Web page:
In the course of life, one ab­solutely does have to say things like “you’re fired.” Or “you can’t be­have like that in this space”, “this work does not merit pub­li­ca­tion”, or “I don’t want to go on a date with you.” In other words, draw­ing bound­aries is nec­es­sary for life. But draw­ing bound­aries doesn’t always have to in­volve damn­ing some­one, as though send­ing them to Hell, ut­terly con­demn­ing their es­sen­tial be­ing. (What Madeleine l’En­gle would call X-ing.) One can fire a per­son from a job, or re­ject their manuscript, or turn them down ro­man­ti­cally, with­out say­ing it is bad that you ex­ist and you should hate your­self. One can even, I be­lieve, con­vict some­one of a crime, or kill them in self-defense, with­out damn­ing them, while wish­ing that they had not done the thing that forced you to draw an ex­tremely se­vere bound­ary.

Boundaries are nec­es­sary; self-defense is nec­es­sary; damn­ing peo­ple might not be nec­es­sary, and I’m in­clined to be­lieve it isn’t.

And yet, peo­ple do damn each other, very fre­quently; and even more fre­quently, as a re­sult of these bad ex­pe­riences, they as­sume they’re be­ing damned when they’re merely be­ing crit­i­cized. “You did a thing with nega­tive con­se­quences” gets read as “your essence is stained, you are a Ter­rible Per­son, it’s time to hate your­self.” So, as an im­perfect at­tempt to fore­stall these mi­s­un­der­stand­ings, peo­ple have de­vel­oped these ex­tremely ar­tifi­cial lo­cu­tions that, yes, make you sound like a ther­a­pist, and, yes, aren’t as nat­u­ral as just speak­ing in plain lan­guage. But the hope is that they cre­ate enough dis­tance to al­low peo­ple to avoid im­me­di­ately jump­ing to the con­clu­sion that you’re ac­cus­ing them of be­ing Gen­er­ally Ter­rible and Wor­thy of Eter­nal Hel­lfire.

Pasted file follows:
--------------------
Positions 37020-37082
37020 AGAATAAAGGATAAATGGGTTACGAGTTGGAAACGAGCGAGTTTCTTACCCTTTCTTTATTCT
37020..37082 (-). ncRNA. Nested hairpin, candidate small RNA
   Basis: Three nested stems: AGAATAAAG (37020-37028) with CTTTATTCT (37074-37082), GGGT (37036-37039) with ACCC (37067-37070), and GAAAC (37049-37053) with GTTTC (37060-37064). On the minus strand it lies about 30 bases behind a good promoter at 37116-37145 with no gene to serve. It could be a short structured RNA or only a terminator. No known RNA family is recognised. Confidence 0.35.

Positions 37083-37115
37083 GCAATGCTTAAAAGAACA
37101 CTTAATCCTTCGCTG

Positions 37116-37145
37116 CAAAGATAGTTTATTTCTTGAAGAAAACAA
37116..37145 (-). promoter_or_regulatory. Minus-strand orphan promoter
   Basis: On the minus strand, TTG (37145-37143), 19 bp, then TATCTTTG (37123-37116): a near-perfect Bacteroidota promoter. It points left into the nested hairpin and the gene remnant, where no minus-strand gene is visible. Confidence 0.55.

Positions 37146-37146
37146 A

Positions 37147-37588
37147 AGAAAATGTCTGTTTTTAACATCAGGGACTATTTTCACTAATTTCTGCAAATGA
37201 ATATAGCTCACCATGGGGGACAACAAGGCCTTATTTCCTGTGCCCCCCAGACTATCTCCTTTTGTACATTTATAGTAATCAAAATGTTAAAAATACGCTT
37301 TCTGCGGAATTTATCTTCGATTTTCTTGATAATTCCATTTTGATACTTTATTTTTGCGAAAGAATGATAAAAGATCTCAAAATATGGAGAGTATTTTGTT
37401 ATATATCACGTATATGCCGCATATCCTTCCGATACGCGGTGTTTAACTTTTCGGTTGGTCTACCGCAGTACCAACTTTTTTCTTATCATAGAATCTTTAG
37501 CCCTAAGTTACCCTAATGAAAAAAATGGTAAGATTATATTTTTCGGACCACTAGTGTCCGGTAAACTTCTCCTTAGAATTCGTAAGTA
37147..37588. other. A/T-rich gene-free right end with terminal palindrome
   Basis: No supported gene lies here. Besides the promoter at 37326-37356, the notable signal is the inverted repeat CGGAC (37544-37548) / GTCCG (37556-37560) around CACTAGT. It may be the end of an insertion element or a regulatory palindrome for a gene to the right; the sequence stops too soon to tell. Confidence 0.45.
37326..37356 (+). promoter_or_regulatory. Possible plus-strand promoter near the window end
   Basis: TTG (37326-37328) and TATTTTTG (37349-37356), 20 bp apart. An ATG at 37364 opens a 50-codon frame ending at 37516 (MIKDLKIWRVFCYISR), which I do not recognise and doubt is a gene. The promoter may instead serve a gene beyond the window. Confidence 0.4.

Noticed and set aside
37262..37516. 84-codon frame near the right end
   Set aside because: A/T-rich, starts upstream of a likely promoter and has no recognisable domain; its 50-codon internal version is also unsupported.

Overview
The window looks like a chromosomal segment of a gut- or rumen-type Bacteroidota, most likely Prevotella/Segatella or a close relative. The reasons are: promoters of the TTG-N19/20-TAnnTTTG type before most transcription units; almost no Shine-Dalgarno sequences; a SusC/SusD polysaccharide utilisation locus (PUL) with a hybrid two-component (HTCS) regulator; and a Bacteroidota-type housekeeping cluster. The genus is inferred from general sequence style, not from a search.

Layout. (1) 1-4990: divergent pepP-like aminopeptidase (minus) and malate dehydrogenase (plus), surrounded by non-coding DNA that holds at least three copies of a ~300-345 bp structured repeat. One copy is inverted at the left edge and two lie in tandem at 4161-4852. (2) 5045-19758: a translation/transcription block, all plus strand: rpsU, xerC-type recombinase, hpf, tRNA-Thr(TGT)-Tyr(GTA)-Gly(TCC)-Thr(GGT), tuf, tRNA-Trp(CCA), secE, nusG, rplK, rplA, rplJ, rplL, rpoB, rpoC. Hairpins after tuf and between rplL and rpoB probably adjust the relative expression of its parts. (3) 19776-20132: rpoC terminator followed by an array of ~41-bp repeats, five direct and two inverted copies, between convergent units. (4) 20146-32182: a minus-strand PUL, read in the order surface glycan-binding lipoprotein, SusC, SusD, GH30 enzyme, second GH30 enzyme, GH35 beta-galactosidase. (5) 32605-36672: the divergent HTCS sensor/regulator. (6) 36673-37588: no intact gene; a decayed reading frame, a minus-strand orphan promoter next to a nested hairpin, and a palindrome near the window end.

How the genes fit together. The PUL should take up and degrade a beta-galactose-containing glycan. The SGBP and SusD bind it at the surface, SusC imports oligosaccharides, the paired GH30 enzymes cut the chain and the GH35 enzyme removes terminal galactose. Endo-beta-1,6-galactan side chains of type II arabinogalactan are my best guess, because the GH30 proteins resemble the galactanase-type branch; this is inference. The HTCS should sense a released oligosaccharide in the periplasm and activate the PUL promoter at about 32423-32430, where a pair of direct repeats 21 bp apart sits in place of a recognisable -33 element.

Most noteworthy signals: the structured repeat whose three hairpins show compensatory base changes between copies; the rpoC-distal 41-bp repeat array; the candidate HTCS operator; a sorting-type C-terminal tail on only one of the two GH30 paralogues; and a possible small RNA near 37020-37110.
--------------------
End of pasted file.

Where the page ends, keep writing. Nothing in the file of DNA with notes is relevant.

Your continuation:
Of course, the hu­man mind be­ing de­vi­ous and wily at figur­ing out how to make us mis­er­able, it’s pos­si­ble to be eas­ily set off by ther­a­peu­tic lan­guage it­self! It turns out I have such a sen­si­tivity. “You’re in­sinu­at­ing that I’m hav­ing bad feel­ings — this means you’re say­ing that I’m Weak and Can’t Hack It and need Spe­cial Treat­ment — which means you’re call­ing me Gen­er­ally Ter­rible! Screw you!” (This isn’t com­pletely ir­ra­tional; it is the ap­pro­pri­ate norm for situ­a­tions like work or school, where hid­ing phys­i­cal and men­tal pain is ex­pected and where peo­ple are pe­nal­ized for failing to do so.)

Now, of course, I do have bad feel­ings some­times, be­ing a hu­man. And, a lot of the time, the per­son us­ing ther­a­peu­tic lan­guage is try­ing to deal pro­duc­tively with that fact of the mat­ter, rather than con­demn­ing me for it — they’ve moved on to Step 2, What Do We Do Now, while I’m still on Step 1, Is Sarah Ter­rible Y/​N?

But you re­ally can’t have good con­ver­sa­tions while any­one’s still on Step 1. If you haven’t yet re­solved “Do You Think I’m Ter­rible?” with a re­sound­ing “No,” then ev­ery other con­ver­sa­tion that’s nom­i­nally about some topic will ac­tu­ally be about the vi­tal is­sue of Do You Think I’m Ter­rible?

And, be­cause the hu­man mind is de­vi­ous, Step 1 doesn’t stay re­solved; you have to keep reaf­firm­ing it, be­cause peo­ple will for­get. You have to put what seems like a colos­sal amount of un­sub­tle effort into say­ing “I like you and I think you’re good” in or­der to keep dis­cus­sions from be­com­ing about “I’m good and not ter­rible! See, I’ll prove it!”

I have not mas­tered this art, or even close, but I ba­si­cally agree with the need for it.

I have to­tally ob­served peo­ple be­ing blunt and ir­rev­er­ent with­out hurt­ing oth­ers’ feel­ings and while get­ting very pro­duc­tive dis­cus­sions done — but I think what’s go­ing on is not that these peo­ple don’t val­i­date each other, but that they val­i­date each other very well through differ­ent means than ther­a­peu­tic lan­guage. Some peo­ple can get away with speak­ing styles that are very “offen­sive” by con­ven­tional stan­dards, but that’s be­cause they also show deep af­fec­tion and re­gard for the peo­ple they’re talk­ing to.

I think there are peo­ple who are more ro­bust than oth­ers at in­de­pen­dently main­tain­ing a sense that they’re Okay and Good and Liked and Valid (and that’s great!) but I don’t think this in any way dis­proves the need for val­i­da­tion, any more than the ex­is­tence of plants proves that or­ganisms don’t need chem­i­cal en­ergy.

No­body (Ex­actly) Agrees With You